The frenzy of Christmas is upon us. The Black Friday, White Monday and sky-blue pink excuse to shove sale items at you in a desperate attempt to take your money from you instead of it going to another retailer made me thoroughly sick.
Surviving the frenzy of Christmas
I realised a few years ago that this is not the time for a self-pubbed author with a limited appeal in the commercial market to spend money promoting their books. There is no point in trying to compete with the millions spent on promoting all the latest blockbusters that have been released in the last few weeks. I also have issues with giving books as presents, unless they are already on people’s wish-lists, as you’ll find out in my guest post on the Story Reading Ape’s website this coming Sunday [I’ll add the link 10th Dec].
For the same reason, I decided against launching my books after October – The Traveler in Black and White was put out in November to coincide with Hugo’s birthday, but that was when I first realised it was a bad idea. This present-giving season impacts the launch of books in the new year, too. There is a slew scheduled to launch in the first couple of weeks of January. Doubtless they hope to cash in on the purchase or gifting of new iPads, Kindle Fires and readable watches, or whatever.
The trouble is, if you follow the advice to build up to the launch of your new book, you are bound to hit some time when you are advised not to do it – or else you find yourself publishing at the same time as all your buddies. If you do that, each of your is trying to support the other on their blogs and social media at the same time, too. I’m hoping The Princelings of the North should be on the tail of the rush in January. Maybe that will work.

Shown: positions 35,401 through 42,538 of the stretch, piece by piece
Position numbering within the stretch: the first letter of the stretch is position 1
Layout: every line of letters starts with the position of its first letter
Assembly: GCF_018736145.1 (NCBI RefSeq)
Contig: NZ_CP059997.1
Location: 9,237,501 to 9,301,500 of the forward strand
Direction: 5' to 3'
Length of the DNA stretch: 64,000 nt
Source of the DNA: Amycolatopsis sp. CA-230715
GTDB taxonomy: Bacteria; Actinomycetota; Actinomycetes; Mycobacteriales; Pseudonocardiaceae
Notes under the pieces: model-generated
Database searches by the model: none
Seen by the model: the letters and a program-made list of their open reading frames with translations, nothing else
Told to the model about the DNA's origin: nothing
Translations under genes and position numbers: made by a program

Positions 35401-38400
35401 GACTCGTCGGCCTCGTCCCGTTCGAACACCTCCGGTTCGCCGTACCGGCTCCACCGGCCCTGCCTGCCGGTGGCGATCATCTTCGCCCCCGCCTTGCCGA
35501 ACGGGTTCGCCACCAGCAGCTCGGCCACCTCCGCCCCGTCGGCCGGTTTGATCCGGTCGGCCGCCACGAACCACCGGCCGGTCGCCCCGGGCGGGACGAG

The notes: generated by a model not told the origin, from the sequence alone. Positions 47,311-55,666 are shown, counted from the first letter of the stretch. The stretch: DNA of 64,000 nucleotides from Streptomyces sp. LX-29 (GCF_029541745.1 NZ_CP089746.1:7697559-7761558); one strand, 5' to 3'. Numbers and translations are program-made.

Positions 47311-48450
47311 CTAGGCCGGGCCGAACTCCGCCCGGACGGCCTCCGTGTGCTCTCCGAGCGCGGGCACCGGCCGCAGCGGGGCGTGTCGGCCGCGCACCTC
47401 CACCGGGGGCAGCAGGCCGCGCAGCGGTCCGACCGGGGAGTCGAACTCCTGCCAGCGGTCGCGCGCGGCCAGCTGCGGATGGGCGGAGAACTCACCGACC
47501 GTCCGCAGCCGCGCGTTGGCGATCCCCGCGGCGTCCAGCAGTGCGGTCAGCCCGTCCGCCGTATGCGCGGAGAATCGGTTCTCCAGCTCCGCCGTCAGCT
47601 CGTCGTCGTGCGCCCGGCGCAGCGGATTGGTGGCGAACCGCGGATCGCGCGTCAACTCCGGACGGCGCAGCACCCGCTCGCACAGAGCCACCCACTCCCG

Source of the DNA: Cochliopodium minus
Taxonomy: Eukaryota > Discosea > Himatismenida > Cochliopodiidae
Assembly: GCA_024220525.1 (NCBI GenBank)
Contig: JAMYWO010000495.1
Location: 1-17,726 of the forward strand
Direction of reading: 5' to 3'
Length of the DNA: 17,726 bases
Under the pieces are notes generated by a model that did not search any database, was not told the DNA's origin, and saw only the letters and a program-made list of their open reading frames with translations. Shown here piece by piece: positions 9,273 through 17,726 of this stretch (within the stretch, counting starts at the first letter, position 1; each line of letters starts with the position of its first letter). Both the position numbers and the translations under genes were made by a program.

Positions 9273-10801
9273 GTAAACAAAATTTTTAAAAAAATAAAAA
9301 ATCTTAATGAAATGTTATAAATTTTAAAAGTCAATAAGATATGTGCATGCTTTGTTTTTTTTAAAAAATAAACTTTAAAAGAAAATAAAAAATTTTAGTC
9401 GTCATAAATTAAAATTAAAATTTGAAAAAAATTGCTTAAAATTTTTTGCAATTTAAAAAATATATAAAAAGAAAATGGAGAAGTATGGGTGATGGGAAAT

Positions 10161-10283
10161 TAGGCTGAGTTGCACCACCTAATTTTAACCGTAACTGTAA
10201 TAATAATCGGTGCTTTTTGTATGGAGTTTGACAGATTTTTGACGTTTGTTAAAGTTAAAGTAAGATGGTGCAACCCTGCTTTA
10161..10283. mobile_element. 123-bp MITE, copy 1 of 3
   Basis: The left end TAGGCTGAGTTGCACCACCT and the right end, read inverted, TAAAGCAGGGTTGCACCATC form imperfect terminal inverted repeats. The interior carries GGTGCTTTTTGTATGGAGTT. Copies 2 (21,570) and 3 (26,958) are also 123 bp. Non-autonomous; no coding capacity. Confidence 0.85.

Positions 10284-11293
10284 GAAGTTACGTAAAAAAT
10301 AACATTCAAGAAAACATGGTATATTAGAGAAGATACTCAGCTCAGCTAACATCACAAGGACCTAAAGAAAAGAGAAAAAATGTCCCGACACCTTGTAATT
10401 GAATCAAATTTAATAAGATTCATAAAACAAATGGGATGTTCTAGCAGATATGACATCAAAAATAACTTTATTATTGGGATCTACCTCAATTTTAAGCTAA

If you’d like to help me promote the launch of the new book at the end of January, please check the details here.
Christmas gift events
The big opportunity for a self-pubbed author is to take your books along to Christmas gift events. To my mind, these are the best thing (short of book fairs, which don’t happen anywhere near me) to get yourself in front of potential readers. I missed our village craft fair this year. Despite doing some research on others, failed to find one that didn’t clash with other engagements.
The children were year 7s, so about 11 years old, very polite and mostly interested. That’s not bad in a group of 90 students! I need to find a better excerpt to read – maybe even from book 2, which features the pirate adventures. They asked questions ranging from ‘do I use any writing software, like Scrivener,’ to ‘what’s the next book about’. We also discussed writing about one’s pets: I sprinkled the slides with pictures of the guinea pigs who inspired my characters.
They bought a surprising (to me) number of books afterwards. To put this in context, I was one of four authors visiting the school that week. I suppose I was the only one this year group saw.
Several bought three books in my extremely generous 3 for 2 offer. They had at least had an introduction to them. I still worry about the reaction of one young lady at Christmas a couple of years ago. She received all six (then) of my Princelings series from her aunt, who bought them at the Christmas fair. Have I made a fan or an enemy for life?
Anyway, make the most of your frenzy of Christmas. Don’t go mad trying to keep up with the people next door. Remember that love and friendship is what it’s really about. Avoid the latest profit-making gadget made with resources mined from a precious rainforest.
Answer the question
The IWSG prompt this month was:
As you look back on 2017, with all its successes and failures, if you could backtrack, what would you do differently?
There’s only one thing I’d do differently. Put the team for the semi-final of the big knock-out golf competition out in a different order. (We lost). Everything else I’d do exactly the same. Okay, maybe I’d try to get to bed nearer bedtime, and edit my books more efficiently.
How about you?
Thank you IWSG
I’m really grateful to everyone who organises this wonderful monthly blog-hop and support group, and to all the other things you do to help us write more, better and more effectively, throughout the year. Thank you!